The 24-year-old saw action in 27 games (2g-8a) with New Jersey this season after four games last season and one game with Arizona back in 2017. He’s shown flashes that he can play at this level but seems destined for exposure in the upcoming expansion draft and perhaps the AHL next season.
“It was a good year overall for me, my first year in the NHL,” said Merkley reflecting upon his past year. “It’s exciting to be a part of this team. “When I was in the lineup I thought I made an impact on the game and I need to try and do more of that next year.”
“Being consistent every night,” is what he needs to work on going forward, and skating. “Getting stronger legs and core muscles, my first three steps.” He noted coming into training camp there will be a lot of competition for jobs this fall and that he’d probably be disappointed if I didn’t make the team next year.
“The biggest thing I learned is that I can play at this level and make an impact on the game,” Merkley replied when asked what he learned about himself and his game. “I think I belong in this league and can be a good player in this league.”
The 22-year-old Belarusian had a fantastic rookie campaign from start to finish and really captured the attention of players, coaches, and fans. In 54 games, Sharangovich put up 30 points (16g-14a), which was tied for third on the team. He ended last season on a tear in Binghamton and that production continued in the KHL which was sort of a springboard for his NHL success.
His English may be broken at times, which isn’t a dig at all because he tries very hard, but his game certainly isn’t broken at all. The Devils may have really found a gem in the 5th round of the 2018 NHL Draft in him. It is a no-brainer for New Jersey when it comes to protecting him in the expansion draft, which likely means someone like Merkley or Nate Bastian could be exposed.
“I think the key (to my success) was good work in the summer and I felt I was ready when I came to the NHL from the KHL this season,” said Sharangovich when asked why his numbers were so good this season. He added that the past summer he worked on what Binghamton coach Mark Dennehy asked him to work on – quicker legs, quicker shot, physical stuff – and also that former NHLer Mikhail Grabovski helped him a lot in the off-season.The results were certainly there!
He said he liked playing alongside Jack Hughes and Janne Kuokkanen a lot this season. The trio became a staple in the Devils’ lineup following the trade of Travis Zajac. Sharangovich said he will play at the World Championships in Latvia.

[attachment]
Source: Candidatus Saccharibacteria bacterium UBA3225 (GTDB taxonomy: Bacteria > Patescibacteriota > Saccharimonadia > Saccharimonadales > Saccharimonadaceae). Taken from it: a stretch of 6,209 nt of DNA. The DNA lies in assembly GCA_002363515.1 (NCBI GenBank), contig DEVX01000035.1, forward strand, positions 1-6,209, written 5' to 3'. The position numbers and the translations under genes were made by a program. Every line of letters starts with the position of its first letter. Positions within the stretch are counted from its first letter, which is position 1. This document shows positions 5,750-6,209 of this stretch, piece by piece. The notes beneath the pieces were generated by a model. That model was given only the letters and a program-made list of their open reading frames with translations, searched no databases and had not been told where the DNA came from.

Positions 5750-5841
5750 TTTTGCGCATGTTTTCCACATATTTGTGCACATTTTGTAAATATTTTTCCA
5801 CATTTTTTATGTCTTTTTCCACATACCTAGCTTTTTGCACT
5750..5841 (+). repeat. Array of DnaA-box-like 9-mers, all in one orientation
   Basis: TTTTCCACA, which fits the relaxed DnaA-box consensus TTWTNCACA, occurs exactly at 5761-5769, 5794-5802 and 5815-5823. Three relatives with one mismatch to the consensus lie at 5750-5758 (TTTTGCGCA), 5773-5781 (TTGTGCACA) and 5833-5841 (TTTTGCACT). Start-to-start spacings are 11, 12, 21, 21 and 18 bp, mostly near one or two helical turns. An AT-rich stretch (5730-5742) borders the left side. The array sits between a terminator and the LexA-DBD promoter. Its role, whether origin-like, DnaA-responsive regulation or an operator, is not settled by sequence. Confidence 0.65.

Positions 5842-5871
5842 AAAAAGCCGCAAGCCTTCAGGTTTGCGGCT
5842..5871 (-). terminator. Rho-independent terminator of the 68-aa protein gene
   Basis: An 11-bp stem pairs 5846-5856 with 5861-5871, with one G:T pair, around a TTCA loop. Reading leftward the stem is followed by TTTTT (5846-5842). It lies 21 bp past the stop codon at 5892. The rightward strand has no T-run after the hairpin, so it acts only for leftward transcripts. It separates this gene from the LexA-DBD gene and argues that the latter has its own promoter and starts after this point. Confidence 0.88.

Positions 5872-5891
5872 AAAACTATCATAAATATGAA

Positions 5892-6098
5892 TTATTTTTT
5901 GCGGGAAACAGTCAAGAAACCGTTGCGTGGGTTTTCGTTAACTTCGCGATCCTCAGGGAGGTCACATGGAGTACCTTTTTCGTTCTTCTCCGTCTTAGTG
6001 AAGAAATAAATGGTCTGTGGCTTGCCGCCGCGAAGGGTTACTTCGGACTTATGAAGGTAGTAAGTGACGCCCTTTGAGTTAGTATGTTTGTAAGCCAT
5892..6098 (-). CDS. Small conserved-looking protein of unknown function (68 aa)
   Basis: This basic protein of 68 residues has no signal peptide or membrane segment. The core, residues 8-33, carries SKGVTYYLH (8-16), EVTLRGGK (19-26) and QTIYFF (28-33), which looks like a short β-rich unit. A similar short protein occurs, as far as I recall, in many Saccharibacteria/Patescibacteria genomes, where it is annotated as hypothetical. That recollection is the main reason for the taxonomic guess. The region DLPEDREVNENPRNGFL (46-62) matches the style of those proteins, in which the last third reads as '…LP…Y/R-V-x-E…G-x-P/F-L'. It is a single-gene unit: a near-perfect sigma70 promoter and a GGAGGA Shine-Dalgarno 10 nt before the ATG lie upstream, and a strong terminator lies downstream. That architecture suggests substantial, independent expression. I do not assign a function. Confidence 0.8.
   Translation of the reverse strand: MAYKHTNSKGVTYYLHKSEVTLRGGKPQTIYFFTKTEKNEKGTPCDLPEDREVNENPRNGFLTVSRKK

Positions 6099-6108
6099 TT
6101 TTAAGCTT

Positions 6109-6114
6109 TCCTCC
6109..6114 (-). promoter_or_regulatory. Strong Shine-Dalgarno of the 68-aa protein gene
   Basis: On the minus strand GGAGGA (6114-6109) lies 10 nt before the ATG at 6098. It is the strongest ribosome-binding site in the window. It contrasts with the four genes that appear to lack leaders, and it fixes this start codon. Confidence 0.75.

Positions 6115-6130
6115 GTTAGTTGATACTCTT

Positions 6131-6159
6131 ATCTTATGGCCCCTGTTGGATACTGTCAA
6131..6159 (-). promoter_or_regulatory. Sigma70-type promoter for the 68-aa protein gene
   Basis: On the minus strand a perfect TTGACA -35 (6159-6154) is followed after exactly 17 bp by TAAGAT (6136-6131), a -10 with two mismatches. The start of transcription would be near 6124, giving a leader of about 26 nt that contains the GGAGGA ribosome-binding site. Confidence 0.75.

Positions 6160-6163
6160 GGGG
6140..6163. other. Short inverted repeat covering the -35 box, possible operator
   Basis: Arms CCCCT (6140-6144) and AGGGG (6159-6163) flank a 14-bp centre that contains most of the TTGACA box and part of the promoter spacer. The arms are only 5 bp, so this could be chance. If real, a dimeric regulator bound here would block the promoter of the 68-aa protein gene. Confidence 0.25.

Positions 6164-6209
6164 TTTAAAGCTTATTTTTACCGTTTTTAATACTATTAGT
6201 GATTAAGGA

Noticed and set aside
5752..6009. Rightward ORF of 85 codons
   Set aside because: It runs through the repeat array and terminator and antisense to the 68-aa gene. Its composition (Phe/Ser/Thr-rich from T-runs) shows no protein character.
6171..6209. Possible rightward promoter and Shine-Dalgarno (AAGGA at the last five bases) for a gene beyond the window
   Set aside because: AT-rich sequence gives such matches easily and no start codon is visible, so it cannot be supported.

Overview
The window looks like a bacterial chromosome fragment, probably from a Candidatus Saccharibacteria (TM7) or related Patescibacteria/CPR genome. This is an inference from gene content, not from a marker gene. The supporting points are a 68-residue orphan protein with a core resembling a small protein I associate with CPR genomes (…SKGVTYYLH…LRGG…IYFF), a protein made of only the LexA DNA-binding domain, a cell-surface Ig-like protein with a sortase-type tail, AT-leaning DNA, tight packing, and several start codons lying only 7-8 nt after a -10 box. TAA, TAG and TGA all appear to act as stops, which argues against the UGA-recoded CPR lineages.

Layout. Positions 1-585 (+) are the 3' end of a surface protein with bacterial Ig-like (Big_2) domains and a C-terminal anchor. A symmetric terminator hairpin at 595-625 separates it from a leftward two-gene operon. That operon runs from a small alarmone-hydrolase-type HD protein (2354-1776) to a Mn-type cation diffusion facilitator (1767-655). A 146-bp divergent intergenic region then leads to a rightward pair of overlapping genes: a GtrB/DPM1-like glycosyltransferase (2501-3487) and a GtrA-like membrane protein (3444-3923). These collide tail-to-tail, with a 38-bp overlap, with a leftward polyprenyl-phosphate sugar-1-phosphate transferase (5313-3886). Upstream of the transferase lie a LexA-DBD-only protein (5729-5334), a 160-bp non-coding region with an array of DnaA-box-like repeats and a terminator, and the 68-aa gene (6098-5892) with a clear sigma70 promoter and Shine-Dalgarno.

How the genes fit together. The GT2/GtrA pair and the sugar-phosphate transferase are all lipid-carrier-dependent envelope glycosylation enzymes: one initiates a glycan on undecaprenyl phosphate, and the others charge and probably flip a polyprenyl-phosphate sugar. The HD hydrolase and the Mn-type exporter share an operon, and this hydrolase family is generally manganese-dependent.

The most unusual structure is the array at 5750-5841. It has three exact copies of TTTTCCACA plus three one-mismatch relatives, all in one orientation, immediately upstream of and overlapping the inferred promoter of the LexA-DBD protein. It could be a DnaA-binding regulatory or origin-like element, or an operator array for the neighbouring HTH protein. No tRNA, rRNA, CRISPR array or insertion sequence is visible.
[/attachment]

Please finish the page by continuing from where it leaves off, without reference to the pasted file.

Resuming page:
The 22-year-old turns 23 in two weeks and saw action in 50 of New Jersey’s 56 games this season, putting up 25 points (8g-17a). The previous three seasons (two with Carolina) he only played in 12 games and had zero points. He certainly proved he can play at this level, and is in that mix of players that the Devils will have to make a decision on regarding the expansion draft. Kuokkanen should compete for a roster spot next season in New Jersey.
“I think there was a lot of improvement in my game,” said the Finnish forward of his season. He added the games he saw in Carolina helped prepare him for what to expect this season. “I was able to play smart, compete harder compared to last year.”
“I feel like there is still a lot of potential for this line,” he said referring to the trio of himself, Sharangovich, and Jack Hughes. “I think one day we could be a really good line.” He added he’d like a chance to continue that next season.
The 23-year-old found himself a role on the NHL roster this season and after playing only 33 games the past two seasons (five points/assists) McLeod put up 15 points (9g-6a) over 52 games this season while anchoring a line with Nathan Bastian and Miles Wood. He was the Devils best face-off man this season (51.5%) and one of their best penalty killers as well.
“I think I took big steps from where I was as a player last year,” said McLeod. “I’m happy with where I’m at but there is still room to grow more. I’m looking forward to next year and what this group can do. I really want to work on my shot this off-season.” He added he may tinker with the flex/curve on his blade this summer.
Sometimes our opinions of players can be skewed because of where they are selected in the NHL Draft, but McLeod has shown that he can be an effective third/fourth liner who can also be a valuable penalty killer. Just because he was a first round pick (2016) doesn’t at all mean that he is a bust because he’s not a top-line player.